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Book review: "Annabel"

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Kathleen Winter's first novel, Annabel, was a finalist for Canada's prestigious Giller Prize. Set in Labrador, the book imagines an intersex child growing up in a remote northern village. Our book critic, Betsy Kepes, has this review.

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Betsy Kepes
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In Kathleen Winter's novel Annabel, Labrador is a beautiful yet brutal place. Treadway Blake loves the wildness of the land and spends most of the year outside trapping animals and shooting birds. When his wife, Jacinta, births their first child, a baby that is both a boy and a girl, Treadway names the child Wayne and insists on hiding the child's dual identity. Yet, Thomasina, the baby's midwife, has another name she secretly speaks to the child—Annabel.

The novel begins in 1968 and moves forward through Wayne's childhood in the small fictional community of Croyden Harbour. The baby Wayne undergoes surgery and the child Wayne takes hormones to keep him male, though he has no idea why he is taking the pills. Even with the medication, Wayne isn't boy enough for his father Treadway. When Wayne doesn't want to take part in a school party, Treadway insists he go. He says, "Boys, in Labrador, Wayne, are like a wolf pack... That's how you survive."

In elegant poetic sentences Winter gives details of life in southeast Labrador, a place where the growing season is too short for most flowers and vegetables, and men leave home for months at a time to attend their trap lines. As Wayne grows up, the secret his parents' hold silently destroys their marriage. Winter writes: "A family can go on for years without the love that once bound it together, like a lovely old wall that stays standing long after rain has crumbled the mortar." Jacinta wants to tell her child the truth, but is afraid to do so. Winter writes: "If you held back truth you couldn't win. You swallowed truth and it went sour in your belly and poisoned you slowly."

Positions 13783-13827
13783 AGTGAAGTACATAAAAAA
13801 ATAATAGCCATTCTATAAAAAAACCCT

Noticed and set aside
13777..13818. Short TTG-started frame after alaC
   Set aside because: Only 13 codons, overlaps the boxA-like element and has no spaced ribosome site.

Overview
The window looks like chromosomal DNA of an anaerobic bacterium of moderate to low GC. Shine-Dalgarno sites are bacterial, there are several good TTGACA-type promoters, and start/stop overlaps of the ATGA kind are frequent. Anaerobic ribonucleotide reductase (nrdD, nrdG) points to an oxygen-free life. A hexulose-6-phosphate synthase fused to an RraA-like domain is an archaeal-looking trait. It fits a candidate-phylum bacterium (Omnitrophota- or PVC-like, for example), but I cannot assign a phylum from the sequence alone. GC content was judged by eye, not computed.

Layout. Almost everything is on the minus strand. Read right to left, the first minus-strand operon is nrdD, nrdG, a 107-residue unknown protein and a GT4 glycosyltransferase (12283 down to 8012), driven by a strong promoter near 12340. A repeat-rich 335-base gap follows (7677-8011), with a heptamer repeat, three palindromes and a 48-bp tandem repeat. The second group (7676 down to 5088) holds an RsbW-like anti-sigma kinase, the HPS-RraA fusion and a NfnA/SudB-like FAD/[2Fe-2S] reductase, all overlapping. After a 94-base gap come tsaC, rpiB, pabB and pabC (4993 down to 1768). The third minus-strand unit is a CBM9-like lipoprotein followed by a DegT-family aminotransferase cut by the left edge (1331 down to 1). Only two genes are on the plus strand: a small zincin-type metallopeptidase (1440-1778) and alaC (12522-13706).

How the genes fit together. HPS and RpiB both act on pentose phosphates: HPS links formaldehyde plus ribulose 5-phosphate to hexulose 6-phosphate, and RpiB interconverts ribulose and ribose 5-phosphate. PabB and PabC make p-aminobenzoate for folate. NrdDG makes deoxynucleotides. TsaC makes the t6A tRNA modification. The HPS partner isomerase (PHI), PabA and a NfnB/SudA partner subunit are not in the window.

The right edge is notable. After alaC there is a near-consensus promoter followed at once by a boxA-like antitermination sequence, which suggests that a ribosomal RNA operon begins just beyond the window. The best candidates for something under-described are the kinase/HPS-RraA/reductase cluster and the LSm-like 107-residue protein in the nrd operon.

After an emergency medical intervention, a doctor at the Goose Bay hospital tells teenage Wayne of his dual sexuality. Wayne thinks, "How could he be a girl inside? What did that mean? He pictured girls from his class lying inside his body, hiding." His parents tell him he can't tell anyone about his double nature, not even his best friend, a girl named Wally.

After high school Wayne moves to St. Johns, Newfoundland where he experiments with not taking his medications. Winter writes, "He had expected to have more time than he had to get used to the changes in his body. But his body jumped at the chance to become less like a man and more like a woman." Wayne is afraid to go to work and has no friends except Steve, a curious high school student. When Wayne tells Steve why his body is changing, Steve can't keep that information to himself and Wayne is brutally attacked because of his uncertain gender.

Winter pushes her readers to question what it means to be male or female and everything in between. Annabel is filled with a rich sense of place and complex characters who struggle to know who they are in a world that seems to have no place for ambiguity and difference.

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